Epidemiology and biostatistics


Big data for epidemiology and biostatistics

At the Centre for Big Data Research in Health (CBDRH), we define our research questions alongside clinicians and policy makers. We design epidemiologically rigorous studies using linked administrative data and we secure the proper ethical approvals to link datasets.

Our researchers manage data by developing governance and documentation for complex research data assets. We're managing data access, technologies and statistical disclosure control for sensitive health and personal data. We also clean and wrangle data to prepare research-ready datasets from multiple linked data sources. 

The statistical analyses we perform engage modern statistical approaches for addressing different research aims. This includes descriptive analysis, prediction and estimating causal effects. Our methods for analysing data from different study designs include observational data, cohort studies and clinical trials. The methods for analysing data with complex structure include longitudinal data, clustered data and time series data. Quasi-experimental designs for estimating the effects of programs and interventions use observational data. Methods to account for common biases in research data include, measurement error, selection bias and missing data bias. The expertise we use for software and packages for analysing health data include R, Python, SAS and Stata.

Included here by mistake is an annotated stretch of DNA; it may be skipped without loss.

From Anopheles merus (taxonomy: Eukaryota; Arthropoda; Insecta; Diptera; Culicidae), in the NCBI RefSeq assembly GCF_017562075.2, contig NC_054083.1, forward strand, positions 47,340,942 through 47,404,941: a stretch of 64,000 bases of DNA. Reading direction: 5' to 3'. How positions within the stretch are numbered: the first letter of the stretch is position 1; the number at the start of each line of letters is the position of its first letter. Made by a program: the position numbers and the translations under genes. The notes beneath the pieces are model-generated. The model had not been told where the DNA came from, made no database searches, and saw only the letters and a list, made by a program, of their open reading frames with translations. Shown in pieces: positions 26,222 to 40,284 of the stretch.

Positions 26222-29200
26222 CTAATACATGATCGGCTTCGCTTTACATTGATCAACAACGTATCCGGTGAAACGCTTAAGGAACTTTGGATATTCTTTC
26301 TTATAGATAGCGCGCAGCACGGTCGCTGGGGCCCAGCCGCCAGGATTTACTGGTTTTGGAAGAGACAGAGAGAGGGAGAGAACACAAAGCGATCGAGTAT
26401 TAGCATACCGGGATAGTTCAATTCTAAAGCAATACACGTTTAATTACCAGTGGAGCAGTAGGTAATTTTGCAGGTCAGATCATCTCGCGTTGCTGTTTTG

We disseminate our results by developing data infographics, visualisations and interactive dashboards to bring our results to life. We then communicate these results across a range of modes and to diverse audiences—from publishing in academic journals to presenting to clinicians and policymakers and in writing for lay audiences

We also provide regular, expert commentary to media outlets on health, data and research issues.


Translating the evidence on dementia risk reduction

Leveraging Evidence into Action for Dementia! (LEAD!) is a project funded by a NHMRC Boosting Dementia Research Grant.

Hospital Trajectories for 15 mil Australians

Patient segmentation, which divides a patient population into distinct groups with specific needs and characteristics, underpins patient-centric approaches to tailoring care delivery.